Resource consent requests reactivated

BY DAVID WILLIAMS. ENVIRONMENT REPORTER
Last updated 05:00 01/02/2010

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The battle for the Hurunui River is back on.

Last year, Hurunui Water Project (HWP) said it would suspend consent applications for its proposed irrigation scheme in a bid to avoid a costly court battle with opponents.

Talks broke down last year and the applications are now being reactivated, project manager Amanda Loeffen said.

That follows the withdrawal of the company's application to adjourn Environment Court appeals against a water conservation order for the Hurunui River.

"It is disappointing because we wanted to be more constructive this year and try and find a solution everybody would be comfortable with," Loeffen said. "We'll reactivate the consent. We don't have another choice really – if we don't keep the resource consent alive then we lose our priority on the water."

HWP wants to build a 75-metre-high dam on the river's south branch and raise Lake Sumner with a weir to irrigate 42,000 hectares of farmland.

Despite some crossover in evidence, Loeffen estimated the consent and conservation order hearings would cost HWP $2 million.

Fish & Game environment officer Tony Hawker said a proposal was put to HWP last year but "they didn't really bring anything to the table".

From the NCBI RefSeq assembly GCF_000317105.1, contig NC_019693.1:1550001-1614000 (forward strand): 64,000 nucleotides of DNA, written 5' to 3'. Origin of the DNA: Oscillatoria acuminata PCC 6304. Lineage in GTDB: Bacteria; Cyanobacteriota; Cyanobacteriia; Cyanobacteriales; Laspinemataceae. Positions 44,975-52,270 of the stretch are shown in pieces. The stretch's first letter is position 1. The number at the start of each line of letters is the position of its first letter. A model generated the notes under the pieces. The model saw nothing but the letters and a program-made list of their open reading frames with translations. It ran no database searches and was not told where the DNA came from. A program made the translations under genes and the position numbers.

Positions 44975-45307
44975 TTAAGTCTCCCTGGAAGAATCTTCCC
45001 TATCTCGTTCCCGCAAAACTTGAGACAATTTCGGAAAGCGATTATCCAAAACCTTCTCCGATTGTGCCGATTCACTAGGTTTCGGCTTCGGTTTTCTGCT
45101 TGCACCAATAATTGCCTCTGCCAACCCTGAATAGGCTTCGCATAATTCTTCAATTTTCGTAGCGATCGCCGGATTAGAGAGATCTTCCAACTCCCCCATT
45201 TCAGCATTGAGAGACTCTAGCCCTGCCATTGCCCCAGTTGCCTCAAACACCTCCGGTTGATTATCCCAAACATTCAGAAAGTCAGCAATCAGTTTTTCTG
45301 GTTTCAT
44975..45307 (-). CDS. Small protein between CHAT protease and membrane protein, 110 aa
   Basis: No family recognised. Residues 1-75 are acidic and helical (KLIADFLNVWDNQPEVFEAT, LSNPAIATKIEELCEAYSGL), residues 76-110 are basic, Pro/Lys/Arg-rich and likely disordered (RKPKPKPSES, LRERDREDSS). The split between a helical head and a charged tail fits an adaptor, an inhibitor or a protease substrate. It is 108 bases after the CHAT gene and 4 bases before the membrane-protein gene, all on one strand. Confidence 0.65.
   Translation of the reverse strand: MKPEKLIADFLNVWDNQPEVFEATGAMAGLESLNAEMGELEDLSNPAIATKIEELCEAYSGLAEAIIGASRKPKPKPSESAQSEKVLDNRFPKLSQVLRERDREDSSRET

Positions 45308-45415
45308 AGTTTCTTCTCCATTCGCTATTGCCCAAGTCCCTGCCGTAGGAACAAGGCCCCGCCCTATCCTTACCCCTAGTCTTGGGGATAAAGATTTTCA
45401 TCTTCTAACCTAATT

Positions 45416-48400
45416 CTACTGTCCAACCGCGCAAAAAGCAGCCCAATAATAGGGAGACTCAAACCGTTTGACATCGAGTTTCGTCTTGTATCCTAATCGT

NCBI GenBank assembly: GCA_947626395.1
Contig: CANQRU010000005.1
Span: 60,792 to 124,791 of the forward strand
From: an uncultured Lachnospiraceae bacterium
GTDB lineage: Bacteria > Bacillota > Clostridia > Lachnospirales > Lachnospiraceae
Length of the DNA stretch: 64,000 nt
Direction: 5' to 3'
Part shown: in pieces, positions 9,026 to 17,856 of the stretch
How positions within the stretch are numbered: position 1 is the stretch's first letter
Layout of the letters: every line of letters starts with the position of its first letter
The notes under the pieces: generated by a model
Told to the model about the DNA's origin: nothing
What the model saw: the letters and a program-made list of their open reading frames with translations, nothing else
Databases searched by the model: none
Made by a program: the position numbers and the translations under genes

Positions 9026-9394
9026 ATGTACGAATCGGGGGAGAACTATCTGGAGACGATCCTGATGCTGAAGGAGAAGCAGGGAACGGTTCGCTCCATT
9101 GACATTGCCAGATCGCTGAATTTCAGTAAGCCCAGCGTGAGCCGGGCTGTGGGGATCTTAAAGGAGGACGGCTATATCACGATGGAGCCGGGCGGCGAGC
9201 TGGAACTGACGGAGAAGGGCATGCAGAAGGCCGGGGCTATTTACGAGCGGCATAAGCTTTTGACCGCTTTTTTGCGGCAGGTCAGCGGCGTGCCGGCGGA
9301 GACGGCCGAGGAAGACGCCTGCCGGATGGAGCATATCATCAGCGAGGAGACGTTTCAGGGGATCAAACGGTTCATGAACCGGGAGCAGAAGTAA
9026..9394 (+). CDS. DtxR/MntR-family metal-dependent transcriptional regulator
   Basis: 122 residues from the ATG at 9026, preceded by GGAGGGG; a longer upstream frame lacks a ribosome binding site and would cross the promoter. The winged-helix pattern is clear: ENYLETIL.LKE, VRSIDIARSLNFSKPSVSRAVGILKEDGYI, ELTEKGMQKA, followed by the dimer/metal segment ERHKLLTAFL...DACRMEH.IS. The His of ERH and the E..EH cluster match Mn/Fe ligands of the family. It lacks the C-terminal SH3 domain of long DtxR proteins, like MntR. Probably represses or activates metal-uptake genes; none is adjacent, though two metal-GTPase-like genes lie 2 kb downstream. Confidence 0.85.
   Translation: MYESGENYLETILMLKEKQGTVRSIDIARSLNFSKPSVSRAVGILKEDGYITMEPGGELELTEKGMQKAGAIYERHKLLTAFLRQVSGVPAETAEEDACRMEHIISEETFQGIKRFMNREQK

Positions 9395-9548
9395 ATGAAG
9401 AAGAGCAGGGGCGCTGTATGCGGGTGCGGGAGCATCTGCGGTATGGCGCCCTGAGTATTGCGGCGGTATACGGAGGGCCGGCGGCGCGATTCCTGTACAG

"I'm not surprised things didn't work out," he said.

"They want to put dams in and we don't think we can mitigate a dam."

The area has also been selected as a pilot for the Canterbury Water Management Strategy. Founded by the Canterbury Mayoral Forum, the strategy is an attempt to solve water woes which split the region on urban-rural and environmental-development lines.

Under the strategy, about 10 zone water-management committees will be established throughout the region, including the Hurunui.

"I'm delighted about it [the pilot]," Hurunui Mayor Garry Jackson said.

"I think it's good for the region ... I just want to get up and run with it."

HWP's consent applications attracted more than 1000 submissions, with about 75 per cent against the plans.

Appeals to the water conservation order will be heard in May.

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- The Press

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